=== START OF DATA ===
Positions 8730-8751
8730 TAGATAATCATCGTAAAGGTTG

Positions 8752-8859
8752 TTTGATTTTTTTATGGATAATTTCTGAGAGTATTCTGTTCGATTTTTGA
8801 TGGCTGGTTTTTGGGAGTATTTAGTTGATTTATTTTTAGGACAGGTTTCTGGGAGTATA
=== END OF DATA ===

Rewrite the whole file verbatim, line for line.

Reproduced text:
Positions 8730-8751
8730 TAGATAATCATCGTAAAGGTTG

Positions 8752-8859
8752 TTTGATTTTTTTATGGATAATTTCTGAGAGTATTCTGTTCGATTTTTGA
8801 TGGCTGGTTTTTGGGAGTATTTAGTTGATTTATTTTTAGGACAGGTTTCTGGGAGTATA